23 Sep
Hans Eijkelboom. Identities 1970 – 2017

For more than 25 years Hans Eijkelboom (b., 1949) has been photographing the restless crowds that pass through city centres. With his camera at chest level, he goes looking for commonalities and resemblances in the appearance and behaviour of chance passers-by. In the resulting series of snapshots, you are first struck by the similarities: green parkas with blue jeans, short denim skirts with black leggings, Rolling Stones t-shirts, and sleeveless checked shirts. Only gradually do you notice how much effort everyone has put into finding a distinctive combination or some other way of adding their own twist to the current fashion. This body of work, which by now consists of almost 6,000 Photo Notes, shows how difficult it is to fulfil our desire for individuality within the framework of consumer society. In collaboration with the Photographischen Sammlung/SK Stiftung Kultur in Cologne, The Hague Museum of Photography is now holding a retrospective, ranging from Eijkelboom’s early career in the 1970s to his most recent street photography, including Photo Notes made in The Hague's city centre and new work created especially for documenta 14.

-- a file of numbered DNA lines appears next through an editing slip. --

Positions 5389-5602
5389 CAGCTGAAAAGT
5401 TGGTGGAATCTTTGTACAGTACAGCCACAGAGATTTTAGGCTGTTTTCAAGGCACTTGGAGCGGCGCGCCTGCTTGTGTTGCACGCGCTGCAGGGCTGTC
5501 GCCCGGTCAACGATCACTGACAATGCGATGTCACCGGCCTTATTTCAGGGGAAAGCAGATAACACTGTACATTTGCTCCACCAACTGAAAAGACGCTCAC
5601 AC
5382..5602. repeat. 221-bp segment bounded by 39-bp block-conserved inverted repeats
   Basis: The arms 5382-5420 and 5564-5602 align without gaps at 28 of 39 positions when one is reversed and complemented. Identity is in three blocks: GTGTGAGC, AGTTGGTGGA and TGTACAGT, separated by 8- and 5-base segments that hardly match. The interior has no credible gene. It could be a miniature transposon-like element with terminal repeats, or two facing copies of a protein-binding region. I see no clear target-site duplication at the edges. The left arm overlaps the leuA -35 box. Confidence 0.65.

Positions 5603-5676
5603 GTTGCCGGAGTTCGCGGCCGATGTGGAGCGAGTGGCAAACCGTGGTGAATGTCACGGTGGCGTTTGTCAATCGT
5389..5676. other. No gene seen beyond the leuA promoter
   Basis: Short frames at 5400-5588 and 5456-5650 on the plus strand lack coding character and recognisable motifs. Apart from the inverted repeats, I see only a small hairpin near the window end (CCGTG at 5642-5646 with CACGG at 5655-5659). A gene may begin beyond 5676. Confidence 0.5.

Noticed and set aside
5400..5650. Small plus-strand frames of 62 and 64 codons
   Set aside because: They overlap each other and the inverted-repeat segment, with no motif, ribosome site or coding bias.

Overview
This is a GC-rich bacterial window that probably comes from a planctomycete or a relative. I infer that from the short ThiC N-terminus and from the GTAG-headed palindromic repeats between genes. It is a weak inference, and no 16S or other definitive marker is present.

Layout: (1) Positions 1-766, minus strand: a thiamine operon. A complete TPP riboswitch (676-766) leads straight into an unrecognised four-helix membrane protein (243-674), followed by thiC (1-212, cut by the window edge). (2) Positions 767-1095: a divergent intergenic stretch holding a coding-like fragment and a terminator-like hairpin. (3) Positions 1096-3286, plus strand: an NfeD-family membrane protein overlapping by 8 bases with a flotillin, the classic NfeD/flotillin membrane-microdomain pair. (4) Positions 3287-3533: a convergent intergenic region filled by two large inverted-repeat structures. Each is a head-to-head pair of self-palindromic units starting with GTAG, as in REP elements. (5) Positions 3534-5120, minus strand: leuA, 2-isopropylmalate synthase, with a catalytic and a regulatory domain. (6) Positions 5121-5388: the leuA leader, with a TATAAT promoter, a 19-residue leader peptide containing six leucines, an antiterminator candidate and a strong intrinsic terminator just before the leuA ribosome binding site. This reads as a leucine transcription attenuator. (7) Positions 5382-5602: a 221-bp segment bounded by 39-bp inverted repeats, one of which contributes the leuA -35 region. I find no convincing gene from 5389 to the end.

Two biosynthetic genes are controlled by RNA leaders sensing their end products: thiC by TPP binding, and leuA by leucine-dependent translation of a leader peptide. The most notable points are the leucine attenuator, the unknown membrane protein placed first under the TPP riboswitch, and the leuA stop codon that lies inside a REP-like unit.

30 Sep
Artist: Gert Scheerlinck
Objects Of Disguise

We are pleased to announce the first solo exhibition of Gert Scheerlinck in the Netherlands. Through his sculptures, Scheerlinck is questioning the meaning of sculpture from the legitimacy that produces its placement in the art institution. We can read his sculptures as an invitation to think along with the artist, about the origins and the trajectory of these materials. By using everyday materials that surround us, he not only questions continuity and connectivity, but he also challenges us at different angles, starting with very important values: industrialization, awareness of ecological disasters on our planet, communication, …

Scheerlinck investigates the meaning of objects, he revaluates them by making new and unusual combinations and turns the objects into a sculpture, a sculpture that forces us to think. For example the piece ‘Camisole’, a very important work of art for the artist himself. Scheerlinck removed all fabric and kept the embellishment of the Camisole. He combined it with a bended rusted metal rod. This resulted in a typical fragile sculpture. A combination of soft and hard, warm and cold materials, that plays with our state of mind. Camisole shows us that everything can become everything else. Every object can get a different meaning and make new associations.